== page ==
We are ONE, Amen.


One Father in Heaven, our Creator. The reason in life.

Where are we headed? What is your destination? Your destiny?


The dictionary defines destiny as “the predetermined, usually inevitable or irresistible, course of events” and “the power or agency that determines the course of events.” Synonyms are fatefortuneluckkarmachanceprovidencepredestinationdivine decreeGod’s will. Ironically, these synonyms reflect two conflicting worldviews.

The world tells us to determine our own destiny. The Bible tells us God chose us in Christ before creation to put his glory on display (Eph. 1:4–6), that “those whom he foreknew he also predestined to be conformed to the image of his Son” (Rom. 8:29), and he even determined the time in history and place on the planet for us to fulfill our predestined destiny (Acts 17:26). Our destiny to reflect God’s glory is based on the authority of God’s word; it is truth, not luck.

Our destination is the place we are going.

The world gives a plethora of options to believe about our destination. The Bible gives two: “The wages of sin is death, but the free gift of God is eternal life in Christ Jesus our Lord” (Rom. 6:23). Jesus is preparing a home for those who are in him, and at the appointed time he will gather us to live with him (John 14:1–3).

Psalm 92 does not blur these worldviews. The second stanza of this Sabbath Song gives the compelling contrast—a typical teaching technique of Hebrew poetry—between the destiny and destination of those who worship God and those who do not.

I sometimes hear Christians, especially older people, say, “I’m okay under the circumstances,” or, “I’m hanging in there.” I am not minimizing their sorrow and suffering, but “under” and “hanging” are not the destiny of God’s people.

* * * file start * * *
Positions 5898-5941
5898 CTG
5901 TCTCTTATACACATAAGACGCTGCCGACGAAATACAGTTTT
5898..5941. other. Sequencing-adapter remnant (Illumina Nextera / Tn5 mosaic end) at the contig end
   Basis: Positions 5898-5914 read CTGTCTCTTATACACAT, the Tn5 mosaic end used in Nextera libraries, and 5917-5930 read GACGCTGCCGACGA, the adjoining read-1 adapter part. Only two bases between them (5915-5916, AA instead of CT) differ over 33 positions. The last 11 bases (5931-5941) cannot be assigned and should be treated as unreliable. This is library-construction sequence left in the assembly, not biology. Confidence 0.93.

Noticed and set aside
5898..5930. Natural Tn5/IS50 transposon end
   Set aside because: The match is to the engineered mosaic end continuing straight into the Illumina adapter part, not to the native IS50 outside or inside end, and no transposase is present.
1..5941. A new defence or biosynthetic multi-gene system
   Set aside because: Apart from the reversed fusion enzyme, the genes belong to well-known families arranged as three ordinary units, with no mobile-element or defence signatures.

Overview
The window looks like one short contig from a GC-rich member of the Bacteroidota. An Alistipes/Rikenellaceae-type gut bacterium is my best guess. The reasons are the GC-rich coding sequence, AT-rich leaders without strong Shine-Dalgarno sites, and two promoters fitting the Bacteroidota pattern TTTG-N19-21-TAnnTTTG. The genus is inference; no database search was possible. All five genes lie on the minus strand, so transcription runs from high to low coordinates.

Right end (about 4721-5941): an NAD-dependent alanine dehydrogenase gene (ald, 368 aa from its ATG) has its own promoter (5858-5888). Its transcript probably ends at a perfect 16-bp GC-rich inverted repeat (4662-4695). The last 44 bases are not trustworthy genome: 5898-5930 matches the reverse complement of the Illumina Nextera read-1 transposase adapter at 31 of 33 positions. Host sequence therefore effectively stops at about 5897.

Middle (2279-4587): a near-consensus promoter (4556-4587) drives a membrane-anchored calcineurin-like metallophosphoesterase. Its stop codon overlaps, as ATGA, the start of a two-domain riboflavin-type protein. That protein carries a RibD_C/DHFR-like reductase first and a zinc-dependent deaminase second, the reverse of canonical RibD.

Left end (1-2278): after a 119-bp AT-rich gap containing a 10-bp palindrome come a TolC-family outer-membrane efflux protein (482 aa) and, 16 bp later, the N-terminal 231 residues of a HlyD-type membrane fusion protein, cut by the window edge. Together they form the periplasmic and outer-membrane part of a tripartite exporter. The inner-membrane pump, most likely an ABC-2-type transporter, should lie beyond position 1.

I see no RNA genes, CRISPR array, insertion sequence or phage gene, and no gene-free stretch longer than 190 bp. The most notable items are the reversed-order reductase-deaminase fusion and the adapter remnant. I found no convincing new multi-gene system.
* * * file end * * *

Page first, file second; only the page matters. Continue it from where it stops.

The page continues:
Martyn Lloyd-Jones wrote:

The more I try to live this Christian life, and the more I read the New Testament, the more convinced I am that the trouble with most of us is that we have never truly realized what it is to be a Christian. If only we understood what the Christian really is and the position in which he is placed, if only we realized the privilege and the possibilities of that position, and above everything, the glorious destiny of everyone who is truly a Christian, then our entire outlook would be completely changed. . . .

There are only two groups of people in the world today—those who are of the world and those who belong to Christ. . . . . In light of this, it is vital that we should ask ourselves the question: Am I of the world or am I not? (Martyn Lloyd-Jones, “Not of the World,” in O Love That Will Not Let Me Go, ed. Nancy Guthrie, 35–36)

Psalm 92:5–11

How great are your works, O LORD!
    Your thoughts are very deep!
The stupid man cannot know;
    the fool cannot understand this:
that though the wicked sprout like grass
    and all evildoers flourish,
they are doomed to destruction forever;
    but you, O LORD, are on high forever.
For behold, your enemies, O LORD,
    for behold, your enemies shall perish;
    all evildoers shall be scattered.

But you have exalted my horn like that of the wild ox;
    you have poured over me fresh oil.
My eyes have seen the downfall of my enemies;
    my ears have heard the doom of my evil assailants.